ReplyDelete
    Replies
    1. Thanks friend! I was great to see you and catch up! It IS hard not to be active, but I'm doing ok now :) I've found some other activities that nourish my soul :)

      Delete
  13. We often think "Do I really need more character building in my life?" Unfortunately we don't get to choose. You are enough for you and you are way more than enough for me and all of those who love you. This experience will give you so many tools to handle anything that comes your way. I look forward to running with you when the time is right!!

    ReplyDelete
    Replies
    1. Thanks so much Meghan! Your comment made me smile :) I cannot wait to run with you again! I so look forward to the day we can float down the trail together and catch up on life. I miss that! Until then, I will enjoy the healing process and look forward to that day :) XO!

      Delete
  14. Steph,
    I can't imagine how hard it's been of you, but I'm sure that it will go by fast and that sooner than you think you'll be running and racing again. Congratulations for being so strong and thank you for sharing this post with us. I'll be thinking of you and sending you the best energies :) You'll come out of this much stronger, I'm sure! Wish you a very fast recovery :)
    Manu Vilaseca

    ReplyDelete
  15. We are proud of you here in Budapest! Keep being patient. Summer will be here before you know it and you'll be kicking some ass once again!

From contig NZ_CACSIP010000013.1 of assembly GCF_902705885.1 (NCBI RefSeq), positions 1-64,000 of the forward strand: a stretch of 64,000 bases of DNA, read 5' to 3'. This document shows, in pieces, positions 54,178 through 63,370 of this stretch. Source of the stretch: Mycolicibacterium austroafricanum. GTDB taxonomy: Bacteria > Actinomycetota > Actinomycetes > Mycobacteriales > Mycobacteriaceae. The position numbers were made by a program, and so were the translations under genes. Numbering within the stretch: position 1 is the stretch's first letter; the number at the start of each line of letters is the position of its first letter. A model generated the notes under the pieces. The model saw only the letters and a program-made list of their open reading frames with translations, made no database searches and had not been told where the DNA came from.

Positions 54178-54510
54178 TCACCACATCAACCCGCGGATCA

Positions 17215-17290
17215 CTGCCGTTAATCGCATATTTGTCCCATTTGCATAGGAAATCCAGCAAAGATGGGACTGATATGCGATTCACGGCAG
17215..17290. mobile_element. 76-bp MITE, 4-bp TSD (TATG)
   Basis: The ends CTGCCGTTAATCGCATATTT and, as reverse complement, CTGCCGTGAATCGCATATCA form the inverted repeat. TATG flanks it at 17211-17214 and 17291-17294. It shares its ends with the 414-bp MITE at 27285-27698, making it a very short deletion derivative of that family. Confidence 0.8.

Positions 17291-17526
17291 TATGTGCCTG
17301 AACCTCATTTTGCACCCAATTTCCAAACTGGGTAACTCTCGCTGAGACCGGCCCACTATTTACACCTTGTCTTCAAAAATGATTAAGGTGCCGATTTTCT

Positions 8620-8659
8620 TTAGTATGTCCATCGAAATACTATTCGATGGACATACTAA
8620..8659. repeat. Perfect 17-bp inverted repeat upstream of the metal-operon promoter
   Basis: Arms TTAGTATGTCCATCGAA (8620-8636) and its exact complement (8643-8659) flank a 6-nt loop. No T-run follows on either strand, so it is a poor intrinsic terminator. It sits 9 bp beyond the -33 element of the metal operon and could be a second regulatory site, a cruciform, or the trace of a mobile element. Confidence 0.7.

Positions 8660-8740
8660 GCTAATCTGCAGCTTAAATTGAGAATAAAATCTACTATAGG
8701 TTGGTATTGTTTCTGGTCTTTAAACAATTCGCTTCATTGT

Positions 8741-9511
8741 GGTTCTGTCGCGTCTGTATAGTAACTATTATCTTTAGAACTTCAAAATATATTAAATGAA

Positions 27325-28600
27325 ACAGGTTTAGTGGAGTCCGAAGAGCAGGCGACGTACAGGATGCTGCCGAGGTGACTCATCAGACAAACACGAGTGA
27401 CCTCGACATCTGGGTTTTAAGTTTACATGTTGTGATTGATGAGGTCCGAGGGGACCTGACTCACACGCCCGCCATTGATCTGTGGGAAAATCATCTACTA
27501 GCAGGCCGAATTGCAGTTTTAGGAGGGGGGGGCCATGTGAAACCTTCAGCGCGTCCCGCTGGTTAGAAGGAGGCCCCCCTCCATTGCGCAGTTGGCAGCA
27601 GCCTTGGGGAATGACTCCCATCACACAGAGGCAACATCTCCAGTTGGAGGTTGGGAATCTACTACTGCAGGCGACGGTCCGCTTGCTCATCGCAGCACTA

ReplyDelete
  16. These are the times where we learn more about ourselves and feel a different type of low. Sometimes it can be difficult to process your thoughts and feelings when your daily routine and outlet are not options. I can promise you that you will come out of this stronger than you were before (gosh that is scary!). Be kind to yourself, be patient with yourself and just be you!

    ReplyDelete
  17. Hey Stephanie! Thanks for sharing your journey and process - it's not easy but like you said u will get better & STRONGER! I had ACL and meniscus surgery a few years ago and while the first few months of recovery I was heartbroken at how long everything was taking to heal (bc I wanted to be able to run right away and wasn't sure how long it would take ...) i was so lucky to have an awesome surgeon, pt's and fam to help me through. I wanted to throw in the towel a few times but after 9 months of pt and bikes swimming ect I tried some laps on the soft track and little by little I could run pain free again! If u would like to check out my recovery blog let me know!!

    ReplyDelete
  18. Pain like that can really be more than the sum of its parts. Pain that effects your psychology and even your sense of self really needs to be addressed. Think of it like a wound, don't let it fester! Untreated pain can spread and effect more parts of yourself and also those around you. Congrats on your recovery though, I could see the change in your writing.

    Agnes Lawson @ Pain Relief Experts

    ReplyDelete